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Transforming Music: Tod Machover

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Aspen Ideas Festival 2009

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rraallvv Avatar
rraallvv
Posted: 03.20.13, 09:05 PM
I would recommend to make a serious editing out of it, or at least some audio normalizacion, BTW, very interesting stuff
bartonim Avatar
bartonim
Posted: 12.19.10, 10:45 PM
I'm totally against messing with the Beatles!
Harold Parsley Jr Avatar
Harold Parsley Jr
Posted: 08.18.10, 09:14 AM
...and never argue with a french horn player. excellent response.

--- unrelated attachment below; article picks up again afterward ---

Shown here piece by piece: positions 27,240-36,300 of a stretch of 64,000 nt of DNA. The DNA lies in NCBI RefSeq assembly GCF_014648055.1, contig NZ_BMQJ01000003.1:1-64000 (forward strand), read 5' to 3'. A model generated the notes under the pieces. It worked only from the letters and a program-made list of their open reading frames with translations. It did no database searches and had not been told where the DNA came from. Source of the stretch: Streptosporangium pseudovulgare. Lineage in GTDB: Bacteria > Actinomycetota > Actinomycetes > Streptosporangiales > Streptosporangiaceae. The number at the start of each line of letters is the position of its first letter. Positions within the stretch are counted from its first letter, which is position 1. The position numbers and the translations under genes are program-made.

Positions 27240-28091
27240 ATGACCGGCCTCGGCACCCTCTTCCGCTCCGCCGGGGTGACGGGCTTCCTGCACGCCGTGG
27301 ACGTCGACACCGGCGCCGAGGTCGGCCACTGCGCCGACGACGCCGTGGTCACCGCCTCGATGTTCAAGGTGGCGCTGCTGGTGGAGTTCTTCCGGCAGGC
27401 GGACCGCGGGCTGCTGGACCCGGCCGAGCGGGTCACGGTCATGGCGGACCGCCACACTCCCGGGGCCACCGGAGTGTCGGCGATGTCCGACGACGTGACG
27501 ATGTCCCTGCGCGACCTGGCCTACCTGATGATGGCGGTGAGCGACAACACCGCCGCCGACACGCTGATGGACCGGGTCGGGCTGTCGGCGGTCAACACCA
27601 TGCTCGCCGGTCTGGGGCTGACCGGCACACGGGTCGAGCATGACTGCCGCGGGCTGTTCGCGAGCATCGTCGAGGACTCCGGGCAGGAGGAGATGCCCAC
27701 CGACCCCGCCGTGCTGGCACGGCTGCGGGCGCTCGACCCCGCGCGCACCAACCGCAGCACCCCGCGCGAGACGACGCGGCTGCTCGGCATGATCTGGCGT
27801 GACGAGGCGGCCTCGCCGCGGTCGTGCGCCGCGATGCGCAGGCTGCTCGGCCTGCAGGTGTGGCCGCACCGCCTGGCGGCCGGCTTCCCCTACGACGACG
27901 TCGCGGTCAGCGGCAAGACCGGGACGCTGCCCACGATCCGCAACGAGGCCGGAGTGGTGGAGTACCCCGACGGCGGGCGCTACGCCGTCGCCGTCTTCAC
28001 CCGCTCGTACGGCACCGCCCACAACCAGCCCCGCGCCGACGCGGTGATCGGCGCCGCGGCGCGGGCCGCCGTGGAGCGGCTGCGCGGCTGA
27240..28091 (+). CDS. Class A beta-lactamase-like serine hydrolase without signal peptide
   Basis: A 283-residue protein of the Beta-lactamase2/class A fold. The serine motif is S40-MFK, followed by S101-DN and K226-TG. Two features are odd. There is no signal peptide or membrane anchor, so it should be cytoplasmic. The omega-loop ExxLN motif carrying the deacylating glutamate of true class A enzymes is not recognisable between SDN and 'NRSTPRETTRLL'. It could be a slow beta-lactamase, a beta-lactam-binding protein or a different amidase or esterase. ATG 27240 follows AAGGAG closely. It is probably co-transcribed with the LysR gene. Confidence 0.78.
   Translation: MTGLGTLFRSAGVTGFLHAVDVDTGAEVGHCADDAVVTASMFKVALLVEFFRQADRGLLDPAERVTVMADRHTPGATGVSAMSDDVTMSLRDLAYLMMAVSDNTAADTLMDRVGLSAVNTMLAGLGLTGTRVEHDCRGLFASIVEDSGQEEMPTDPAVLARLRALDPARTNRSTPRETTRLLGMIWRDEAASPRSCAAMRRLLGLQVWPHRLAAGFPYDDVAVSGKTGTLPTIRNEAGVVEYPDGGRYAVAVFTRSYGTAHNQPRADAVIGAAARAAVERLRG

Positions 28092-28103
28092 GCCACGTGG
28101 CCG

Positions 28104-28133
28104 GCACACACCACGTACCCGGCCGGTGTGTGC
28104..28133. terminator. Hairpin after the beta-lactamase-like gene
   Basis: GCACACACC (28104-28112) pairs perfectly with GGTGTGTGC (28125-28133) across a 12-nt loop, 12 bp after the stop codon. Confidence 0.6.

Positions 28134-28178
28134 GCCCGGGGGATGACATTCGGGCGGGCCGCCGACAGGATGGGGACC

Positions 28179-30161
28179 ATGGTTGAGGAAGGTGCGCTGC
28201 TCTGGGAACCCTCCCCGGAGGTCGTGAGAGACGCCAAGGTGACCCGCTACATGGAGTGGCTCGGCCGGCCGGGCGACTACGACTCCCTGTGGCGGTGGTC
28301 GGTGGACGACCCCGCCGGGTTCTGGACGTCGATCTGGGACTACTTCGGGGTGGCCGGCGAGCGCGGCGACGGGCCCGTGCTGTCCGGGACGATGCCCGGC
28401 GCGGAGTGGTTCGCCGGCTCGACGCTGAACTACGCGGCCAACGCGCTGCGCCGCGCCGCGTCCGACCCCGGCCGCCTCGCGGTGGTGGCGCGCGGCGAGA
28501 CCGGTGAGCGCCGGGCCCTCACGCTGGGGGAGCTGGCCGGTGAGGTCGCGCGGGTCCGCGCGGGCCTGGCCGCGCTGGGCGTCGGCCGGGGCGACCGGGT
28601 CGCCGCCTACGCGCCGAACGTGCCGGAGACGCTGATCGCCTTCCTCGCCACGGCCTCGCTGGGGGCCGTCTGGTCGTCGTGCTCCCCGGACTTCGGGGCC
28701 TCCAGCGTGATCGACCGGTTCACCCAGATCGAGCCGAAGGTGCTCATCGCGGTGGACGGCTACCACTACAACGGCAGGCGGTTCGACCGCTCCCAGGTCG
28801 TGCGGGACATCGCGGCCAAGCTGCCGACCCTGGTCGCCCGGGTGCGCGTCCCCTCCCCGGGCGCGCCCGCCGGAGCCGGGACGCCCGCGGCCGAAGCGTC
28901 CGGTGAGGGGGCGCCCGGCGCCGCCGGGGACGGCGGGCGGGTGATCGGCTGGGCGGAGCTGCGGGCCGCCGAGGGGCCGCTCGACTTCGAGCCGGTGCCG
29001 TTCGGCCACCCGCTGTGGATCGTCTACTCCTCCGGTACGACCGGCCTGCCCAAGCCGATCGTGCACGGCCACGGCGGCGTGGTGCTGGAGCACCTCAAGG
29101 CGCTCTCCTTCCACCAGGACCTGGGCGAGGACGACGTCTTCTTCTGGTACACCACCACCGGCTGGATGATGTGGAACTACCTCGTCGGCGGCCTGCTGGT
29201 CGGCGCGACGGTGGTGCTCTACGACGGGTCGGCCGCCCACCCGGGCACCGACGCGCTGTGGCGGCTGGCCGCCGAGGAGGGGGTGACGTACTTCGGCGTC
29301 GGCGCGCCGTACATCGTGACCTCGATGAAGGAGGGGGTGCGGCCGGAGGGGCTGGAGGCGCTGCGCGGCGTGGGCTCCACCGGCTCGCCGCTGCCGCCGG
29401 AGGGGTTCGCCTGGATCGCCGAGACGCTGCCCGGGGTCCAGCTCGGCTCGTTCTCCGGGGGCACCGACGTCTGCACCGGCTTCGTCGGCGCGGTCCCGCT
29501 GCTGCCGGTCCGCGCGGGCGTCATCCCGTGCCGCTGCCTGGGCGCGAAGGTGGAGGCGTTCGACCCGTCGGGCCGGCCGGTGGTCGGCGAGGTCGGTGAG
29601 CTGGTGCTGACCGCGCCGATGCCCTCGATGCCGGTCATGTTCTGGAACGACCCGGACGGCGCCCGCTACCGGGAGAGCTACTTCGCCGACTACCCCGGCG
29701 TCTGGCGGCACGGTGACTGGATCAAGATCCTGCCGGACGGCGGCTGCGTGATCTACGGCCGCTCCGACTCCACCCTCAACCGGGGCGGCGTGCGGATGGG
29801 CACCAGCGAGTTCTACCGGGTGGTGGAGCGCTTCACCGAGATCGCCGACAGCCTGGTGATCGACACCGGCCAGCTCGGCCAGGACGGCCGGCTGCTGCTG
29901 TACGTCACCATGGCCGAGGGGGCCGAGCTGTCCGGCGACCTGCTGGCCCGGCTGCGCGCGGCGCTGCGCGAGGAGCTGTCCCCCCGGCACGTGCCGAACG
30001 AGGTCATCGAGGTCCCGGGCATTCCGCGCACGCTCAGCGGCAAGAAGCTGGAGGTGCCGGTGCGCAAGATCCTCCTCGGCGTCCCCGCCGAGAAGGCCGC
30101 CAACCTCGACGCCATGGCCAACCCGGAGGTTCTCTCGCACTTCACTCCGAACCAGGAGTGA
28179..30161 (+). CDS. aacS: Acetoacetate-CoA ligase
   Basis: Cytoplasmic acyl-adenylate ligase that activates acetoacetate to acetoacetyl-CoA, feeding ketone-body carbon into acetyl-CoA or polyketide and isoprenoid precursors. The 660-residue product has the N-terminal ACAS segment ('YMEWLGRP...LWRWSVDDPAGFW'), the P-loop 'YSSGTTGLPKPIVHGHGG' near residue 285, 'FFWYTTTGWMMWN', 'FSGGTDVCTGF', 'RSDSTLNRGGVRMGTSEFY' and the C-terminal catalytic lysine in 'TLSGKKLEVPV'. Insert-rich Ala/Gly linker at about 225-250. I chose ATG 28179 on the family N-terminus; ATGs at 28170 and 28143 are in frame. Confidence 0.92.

sirvedeus Avatar
sirvedeus
Posted: 12.15.09, 06:22 AM
Rock Band and Guitar Hero are music junk food. They're easy to consume and fun, too. But without variety in your musical diet, you won't develop much.
harleyqmc Avatar
harleyqmc
Posted: 08.25.09, 03:47 PM
is guitar hero ruining music? not if youre these guys : http://www.rockbandmusicvideos.com/v...fold-Afterlife ..
Shawn Cartwright Avatar
Shawn Cartwright
Posted: 08.20.09, 11:39 AM
Addressing Some of Tod's Commentary on Rhythm Games Like Rock Band...